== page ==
The Yes girl

In 1946, this poster captured the mood of post-war America and, with a single word, hinted at the possibilities of what this new carefree world might bring

In The Red Barrell, Coca-Cola’s in-house magazine published from the 1920s to the 1950s, the company regularly engaged in a bit of self-analysis in its pages of advice for sales and promotions staff. In the May 1946 edition, an article praised the recent success of the brand’s poster art at various design awards and suggested the reasons as to why the work was so good. No secret formula, apparently, just four considerations to ensure a great Coke poster: Speed, Clean Wholesome People, Ideas and Fine Painting.

“To be good, a poster must be quick,” ran the copy. “It must be interesting. It must have an idea – product identification and reminder value are not enough. It must be well laid out. And it must be well executed.” Two months later, almost as if in reply to this dictum, Haddon Sundblom’s ‘Yes Girl’ poster hit billboards across the country, beautifully and commandingly fulfilling all four principles, but infused with an additional fifth element: sexuality.

By this time ‘Sunny’ Sundblom had already produced some of the most recognisable advertising in the world and, since the 1920s, had become a key influence on a new generation of illustrators, many of whom passed through his studio on their way to becoming established ‘pin-up’ artists. But his Yes Girl brought something else to the commercial landscape of America. Unlike the paintings he had produced for staple US brands such as Colgate, Palmolive and Quaker Oats, or his images of peppy kids and perennial Santa Clauses for Coca-Cola, his poster of July 1946 captured a moment and a cultural attitude perfectly.

The image fused his understanding of the appeal of wholesome values with the flirtatious aesthetic of the pin-up, and was able to assert that Coke, too, was an integral part of the new found optimism in post-war American life. But there was something else. “Well, if you want to get Freudian, what is our Yes Girl being offered?” posits design critic and author, Steven Heller, in a brief email exchange. “And look at that expression. Flirting with pleasure. Right? This is the perfect example of American-made soft-core soft-drink porn.” Compounded with the loaded symbolism of the angled, open bottle in a disembodied male hand, what exactly was the Yes Girl saying ‘yes’ to?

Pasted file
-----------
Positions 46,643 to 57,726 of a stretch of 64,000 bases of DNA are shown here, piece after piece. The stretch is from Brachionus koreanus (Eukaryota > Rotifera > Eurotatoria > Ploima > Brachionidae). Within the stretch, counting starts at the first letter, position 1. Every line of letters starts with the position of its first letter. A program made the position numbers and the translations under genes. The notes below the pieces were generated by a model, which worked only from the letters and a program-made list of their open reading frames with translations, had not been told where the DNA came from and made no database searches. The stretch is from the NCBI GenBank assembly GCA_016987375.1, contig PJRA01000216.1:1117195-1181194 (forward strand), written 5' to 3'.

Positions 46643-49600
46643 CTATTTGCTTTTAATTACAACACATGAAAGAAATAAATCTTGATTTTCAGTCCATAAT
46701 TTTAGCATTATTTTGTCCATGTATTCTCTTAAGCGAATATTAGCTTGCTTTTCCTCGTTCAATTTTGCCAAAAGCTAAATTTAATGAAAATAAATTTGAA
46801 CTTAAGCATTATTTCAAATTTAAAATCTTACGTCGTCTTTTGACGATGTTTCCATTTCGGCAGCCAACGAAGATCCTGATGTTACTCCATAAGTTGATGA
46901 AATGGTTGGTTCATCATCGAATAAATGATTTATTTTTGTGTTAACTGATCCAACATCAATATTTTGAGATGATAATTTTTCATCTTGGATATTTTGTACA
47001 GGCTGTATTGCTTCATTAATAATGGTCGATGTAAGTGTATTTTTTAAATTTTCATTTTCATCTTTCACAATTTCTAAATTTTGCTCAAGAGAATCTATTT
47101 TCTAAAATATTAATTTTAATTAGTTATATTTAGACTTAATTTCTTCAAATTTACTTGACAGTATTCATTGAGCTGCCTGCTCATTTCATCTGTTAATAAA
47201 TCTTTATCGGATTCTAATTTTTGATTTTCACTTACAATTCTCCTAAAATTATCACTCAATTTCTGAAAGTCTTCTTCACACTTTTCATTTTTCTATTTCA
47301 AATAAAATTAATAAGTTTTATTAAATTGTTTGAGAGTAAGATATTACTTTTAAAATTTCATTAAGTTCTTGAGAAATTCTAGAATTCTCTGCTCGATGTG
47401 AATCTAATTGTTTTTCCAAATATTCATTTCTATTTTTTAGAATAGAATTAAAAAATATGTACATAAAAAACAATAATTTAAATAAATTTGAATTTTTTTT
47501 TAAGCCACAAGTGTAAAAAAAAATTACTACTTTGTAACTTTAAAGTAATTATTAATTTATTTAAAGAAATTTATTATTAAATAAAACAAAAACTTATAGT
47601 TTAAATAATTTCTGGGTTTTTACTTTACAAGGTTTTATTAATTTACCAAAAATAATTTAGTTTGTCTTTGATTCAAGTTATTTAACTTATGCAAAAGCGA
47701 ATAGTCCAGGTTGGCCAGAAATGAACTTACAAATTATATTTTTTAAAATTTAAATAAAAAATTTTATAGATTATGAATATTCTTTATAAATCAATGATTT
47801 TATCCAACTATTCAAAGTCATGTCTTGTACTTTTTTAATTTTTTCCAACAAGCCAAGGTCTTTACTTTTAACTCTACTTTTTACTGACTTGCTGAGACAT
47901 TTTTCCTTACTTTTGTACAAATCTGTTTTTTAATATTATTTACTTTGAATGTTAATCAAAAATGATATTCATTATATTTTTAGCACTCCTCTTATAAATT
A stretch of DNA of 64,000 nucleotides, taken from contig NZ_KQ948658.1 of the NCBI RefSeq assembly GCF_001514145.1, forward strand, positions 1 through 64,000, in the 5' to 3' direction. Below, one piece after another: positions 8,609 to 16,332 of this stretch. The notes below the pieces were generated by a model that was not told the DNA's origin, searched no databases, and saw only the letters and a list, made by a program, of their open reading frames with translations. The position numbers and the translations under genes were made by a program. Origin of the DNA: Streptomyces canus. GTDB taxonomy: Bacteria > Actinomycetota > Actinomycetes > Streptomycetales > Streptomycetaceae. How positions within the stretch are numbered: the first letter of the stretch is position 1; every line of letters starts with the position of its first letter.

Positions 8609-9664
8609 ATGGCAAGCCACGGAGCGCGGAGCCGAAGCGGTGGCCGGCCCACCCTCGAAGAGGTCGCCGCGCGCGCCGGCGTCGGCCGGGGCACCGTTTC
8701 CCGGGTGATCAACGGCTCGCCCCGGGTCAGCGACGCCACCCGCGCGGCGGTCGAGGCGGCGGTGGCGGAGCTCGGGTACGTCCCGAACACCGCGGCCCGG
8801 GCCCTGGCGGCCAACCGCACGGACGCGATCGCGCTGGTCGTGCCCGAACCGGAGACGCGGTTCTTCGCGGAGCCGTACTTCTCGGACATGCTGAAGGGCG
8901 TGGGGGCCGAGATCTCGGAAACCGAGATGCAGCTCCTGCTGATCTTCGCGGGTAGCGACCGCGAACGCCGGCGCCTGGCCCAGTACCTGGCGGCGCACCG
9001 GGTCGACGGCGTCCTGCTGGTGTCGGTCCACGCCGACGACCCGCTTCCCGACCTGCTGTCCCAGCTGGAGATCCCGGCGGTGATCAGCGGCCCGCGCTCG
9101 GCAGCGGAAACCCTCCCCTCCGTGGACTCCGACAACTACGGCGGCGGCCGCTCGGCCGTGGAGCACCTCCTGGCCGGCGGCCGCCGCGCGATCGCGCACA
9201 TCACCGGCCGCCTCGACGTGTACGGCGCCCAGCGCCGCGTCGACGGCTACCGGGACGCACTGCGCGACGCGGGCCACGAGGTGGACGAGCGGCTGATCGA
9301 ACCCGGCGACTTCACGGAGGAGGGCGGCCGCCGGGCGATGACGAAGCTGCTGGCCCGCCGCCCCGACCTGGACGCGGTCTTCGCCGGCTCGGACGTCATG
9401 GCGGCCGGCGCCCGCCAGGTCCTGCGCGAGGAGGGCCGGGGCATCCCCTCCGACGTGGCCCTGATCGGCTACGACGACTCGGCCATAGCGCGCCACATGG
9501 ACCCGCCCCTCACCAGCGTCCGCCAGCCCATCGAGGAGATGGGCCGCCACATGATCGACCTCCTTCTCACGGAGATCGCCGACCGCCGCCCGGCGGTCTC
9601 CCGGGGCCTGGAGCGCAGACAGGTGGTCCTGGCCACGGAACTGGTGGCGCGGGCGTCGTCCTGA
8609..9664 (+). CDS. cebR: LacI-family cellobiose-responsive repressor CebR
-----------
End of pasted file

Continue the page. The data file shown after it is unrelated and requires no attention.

Sundblom was commissioned to paint the picture by art director Paul Smith of the D’Arcy Agency in St Louis, Coca-Cola’s agency from 1907 to 1956. At the time, the Coke account was in the hands of executive, Archie Lee. “He was responsible for the shift in the 1920s to what we call ‘lifestyle advertising’, for which Coke is so well known,” says Ted Ryan, manager of the archives collection at Coca-Cola. “Simple scenes of everyday life, where the subject and the product are shown in a positive way, is a philosophy we used for decades. Sundblom was a master at capturing those moments.”

If optimism was Sundblom’s stock in trade, it came from years of hard work, perhaps, even, from a first hand understanding of the possibilities of the American Dream. After dropping out of school, Sundblom worked on construction sites from the age of 14, using the money he made to attend art classes at the Chicago Art Institute in the evenings. After studying at the city’s American Adacemy of Art, Sundblom eventually gained an apprenticeship at Charles Everett Johnson’s commercial art studio, where he was able to watch many of the leading illustrators of the day at work. In 1925 he and two colleagues formed their own studio, Stevens, Sundblom and Henry, and began working for the likes of Packard, Lincoln and Ford, though their most famous commissions would be the Quaker Oats Man and Aunt Jemima characters.

But the early 1930s saw the start of Sundblom’s longest and most celebrated relationship with Coca-Cola, and the birth of a new character who would become the brand’s most famous ambassador. Santa Claus had appeared in Coke advertising in his red and white guise since 1921 (it was Civil War cartoonist Thomas Nast who first drew Santa in a red coat), but it was only when Sundblom reinterpreted him that he acquired the more familiar jovial traits of a plump and playful old man, modelled partly on Lou Prentice, a salesman friend of Sundblom’s, and on lines from Clement Clark Moore’s poem, ‘Twas the Night Before Christmas, from 1822.

Under Lee’s direction the decision to paint Santa Claus this way was, existential questions aside, driven by a move towards realism. That Santa was real, not merely a regular guy dressed up in a costume, was something Lee and Sundblom were keen to convey as Coke continued to attempt to turn its popular summertime drink into an appealing choice for the colder months. The straplines included “thirst knows no season” and “the pause that refreshes” and Sundblom’s Santa soon became fixed as an American archetype.